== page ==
And the action? Absolutely second-to-none. It's intense, it's bloody, and it feels like you're actually THERE. Usually authors slack off in this category, but so much of this book revolves around a life of violence and combat. The fights never feel cheap or stereotyped. The main character is awesome and he lays down the law with his blade. There's no random goof-ups that authors use to try and be different or "realistic". This guy is bred to fight, and everything he does is purposeful and effectual. And the magic system, revealing itself slowly one bit at a time through the lore of the world, adds that extra element that brings it all together.
I didn't think it would happen, but this book really blew me away. I can't wait to see what comes next.
This may go down as one of the great epic fantasies of our time.
Truly, this series redefines the word "epic" in fantasy. Compared to this, I don't think we would consider most other fantasies as in the same category - they certainly don't have the same scope at all. This series kind of stands apart, maybe going TOO far... The sheer scale of the undertaking - the twisted, overarching plots that far transcend even this massive volume; an immense cast of characters, both immortal and mortal; a history of over 300,000 years, and characters who have lived out all of those years; myriad races, cultures, and multiple worlds - it's almost impossible to imagine that an author could actually pull this off and make it work. Yet Erikson, somehow, does.
And Ralph Lister doesn't just narrate this book - he PERFORMS it.
This book definitely hits the high point of the series so far - the sophistication of the plot and the elegance of the writing both establish that clearly. In this book, the investment that the reader is asked to make in the first two books finally reaches its pay-off, and it is a massive one. There are heroic moments of awesome, and tragic, heart-wrenching losses. This is not a story for the faint of heart.
The first book was a jumble of unfamiliar names and concepts, a tangled web of plots and events that happen without much context. The second was an epic journey through a hopeless war, a tragedy a thousand pages in the making. The third book is where everything comes together, closing a major chapter arc begun in book one. By now you know the players, and many of the rules. The battles are epic, but not as exhausting as the total war-mentality of Deadhouse Gates.
For me, with this book I believe I have finally gotten a grasp on what the series is. I wish someone had written it out like this to me earlier, so I could understand. Nevertheless, I will try and fill that role for those like me who come after.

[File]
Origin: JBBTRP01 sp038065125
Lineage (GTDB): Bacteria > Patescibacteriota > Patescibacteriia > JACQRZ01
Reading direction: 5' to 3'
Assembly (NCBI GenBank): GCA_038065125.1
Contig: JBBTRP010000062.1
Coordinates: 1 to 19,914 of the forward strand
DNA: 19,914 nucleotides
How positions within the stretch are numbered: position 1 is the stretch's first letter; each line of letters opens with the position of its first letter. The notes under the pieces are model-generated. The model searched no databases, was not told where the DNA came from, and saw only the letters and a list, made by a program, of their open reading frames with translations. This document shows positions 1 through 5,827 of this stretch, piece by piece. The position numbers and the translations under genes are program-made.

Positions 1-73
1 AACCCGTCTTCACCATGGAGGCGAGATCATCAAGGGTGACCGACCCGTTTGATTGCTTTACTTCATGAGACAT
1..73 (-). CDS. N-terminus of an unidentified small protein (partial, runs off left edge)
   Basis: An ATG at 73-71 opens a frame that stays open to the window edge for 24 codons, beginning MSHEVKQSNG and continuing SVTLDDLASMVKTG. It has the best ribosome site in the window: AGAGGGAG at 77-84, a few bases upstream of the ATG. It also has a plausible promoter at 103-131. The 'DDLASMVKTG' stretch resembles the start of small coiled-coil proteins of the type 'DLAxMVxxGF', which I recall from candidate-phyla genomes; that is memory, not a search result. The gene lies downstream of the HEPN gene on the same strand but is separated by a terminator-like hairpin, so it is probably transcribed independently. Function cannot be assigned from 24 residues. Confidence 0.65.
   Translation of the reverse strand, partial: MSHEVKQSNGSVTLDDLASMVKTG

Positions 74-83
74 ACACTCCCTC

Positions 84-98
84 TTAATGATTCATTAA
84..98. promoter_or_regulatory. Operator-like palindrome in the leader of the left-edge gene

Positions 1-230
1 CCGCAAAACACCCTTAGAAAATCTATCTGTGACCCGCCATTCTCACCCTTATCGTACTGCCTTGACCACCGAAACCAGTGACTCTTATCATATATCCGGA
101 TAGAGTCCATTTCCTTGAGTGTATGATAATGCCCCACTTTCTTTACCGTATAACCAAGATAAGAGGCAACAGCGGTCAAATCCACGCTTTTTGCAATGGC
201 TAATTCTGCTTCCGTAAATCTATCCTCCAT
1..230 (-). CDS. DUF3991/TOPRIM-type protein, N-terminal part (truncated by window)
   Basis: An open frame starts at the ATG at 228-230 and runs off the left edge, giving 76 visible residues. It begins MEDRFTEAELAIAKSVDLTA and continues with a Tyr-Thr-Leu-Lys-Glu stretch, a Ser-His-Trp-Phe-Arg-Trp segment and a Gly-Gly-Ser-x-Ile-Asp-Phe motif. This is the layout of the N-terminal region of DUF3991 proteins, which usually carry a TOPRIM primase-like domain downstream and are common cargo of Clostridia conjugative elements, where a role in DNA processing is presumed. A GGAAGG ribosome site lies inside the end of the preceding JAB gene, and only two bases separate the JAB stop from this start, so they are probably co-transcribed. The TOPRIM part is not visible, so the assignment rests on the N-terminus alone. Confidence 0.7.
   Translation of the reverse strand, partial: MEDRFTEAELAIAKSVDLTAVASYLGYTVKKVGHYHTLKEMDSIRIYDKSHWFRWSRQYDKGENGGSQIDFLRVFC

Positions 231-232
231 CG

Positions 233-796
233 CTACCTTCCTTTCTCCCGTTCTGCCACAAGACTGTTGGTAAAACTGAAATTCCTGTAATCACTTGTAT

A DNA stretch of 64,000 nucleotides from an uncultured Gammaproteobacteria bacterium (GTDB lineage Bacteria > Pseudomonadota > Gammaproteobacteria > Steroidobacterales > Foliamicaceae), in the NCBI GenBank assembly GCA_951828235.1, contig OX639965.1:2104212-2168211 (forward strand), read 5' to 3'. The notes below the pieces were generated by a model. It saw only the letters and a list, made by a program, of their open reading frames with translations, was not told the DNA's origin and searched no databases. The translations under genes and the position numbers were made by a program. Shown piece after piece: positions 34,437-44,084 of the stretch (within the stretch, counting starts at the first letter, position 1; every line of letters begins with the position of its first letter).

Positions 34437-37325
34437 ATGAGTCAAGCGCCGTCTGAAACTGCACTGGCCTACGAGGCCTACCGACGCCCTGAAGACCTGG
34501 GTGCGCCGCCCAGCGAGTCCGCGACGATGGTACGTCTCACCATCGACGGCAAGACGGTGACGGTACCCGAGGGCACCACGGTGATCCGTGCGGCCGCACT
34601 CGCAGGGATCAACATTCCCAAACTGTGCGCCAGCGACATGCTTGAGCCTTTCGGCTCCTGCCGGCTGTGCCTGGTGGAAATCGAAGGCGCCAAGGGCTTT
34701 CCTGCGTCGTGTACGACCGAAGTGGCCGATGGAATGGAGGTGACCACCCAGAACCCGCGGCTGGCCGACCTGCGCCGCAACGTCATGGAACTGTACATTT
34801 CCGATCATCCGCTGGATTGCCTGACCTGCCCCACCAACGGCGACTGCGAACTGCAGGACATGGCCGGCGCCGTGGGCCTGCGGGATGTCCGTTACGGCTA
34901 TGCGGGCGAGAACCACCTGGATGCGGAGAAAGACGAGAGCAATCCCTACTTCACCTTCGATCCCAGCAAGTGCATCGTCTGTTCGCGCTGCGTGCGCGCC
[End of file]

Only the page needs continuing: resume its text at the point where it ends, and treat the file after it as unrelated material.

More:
When approaching the series, think of Greek Mythology - an endless struggle between gods, demigods and mortals. The gods used to be mortals themselves, and are rife with all the desires, shortcomings, and temperaments that mortals are. There are also ascendants - who were mortal champions, kings, or what have you - who for whatever reason have ascended into a demigod-like state of power and life. Then there are many races - and most of these are humanoid - and with race comes an endless, spiraling cycle of conflict, with each side at times playing brutal aggressor, at others hapless victim. In fact, racism seems to be the initial cause for most of the conflict in this world, and that one would expect. Only the mistakes that are made take tens or hundreds of thousands of years to rectify, before both sides finally admit their faults and ask forgiveness.
Also realize this was borne out of a role-playing game devised by Erikson and Ian Esslemont. Some events probably occur because they just happened in the game. Does this make the plots overly complex? It's a matter of opinion, probably. Some things feel like they get ret-conned in, but it's hard to tell. Many characters' names may strike you as odd, as the Bridgeburners seem to often go by nicknames. Again, sounds like they just came up with some on the fly while gaming, then added backstory and explanation later.
The characters, goals, and motivations are not simple. This is a gray world. Good characters turn evil and evil characters become good, and sometimes justice is not seen. Despite this, death is usually not the final word, as characters ascend, return, or are reborn.
This series requires a lot of investment, more than any I have ever read. It's not perfect, and it's not my favorite fantasy ever. But if it sounds like this is something you're interested in, and you're willing to be patient, then there are some pretty enjoyable pay-offs.
Note: If you read this series and get confused or impatient, and if you don't mind some spoilers, I highly recommend keeping a link to the Malazan Wiki handy - it helped me keep track of who's who and what's what immensely, and the spoilers are few - barring a few major ones you need to be careful of. In fact, for me, the spoilers as they boosted my understanding (and therefore enjoyment) of the book significantly, because I was asking less "what" and "why" and could focus on the "how".
It's hard to believe all that has happened in only THREE books. And there are SEVEN more books in this series...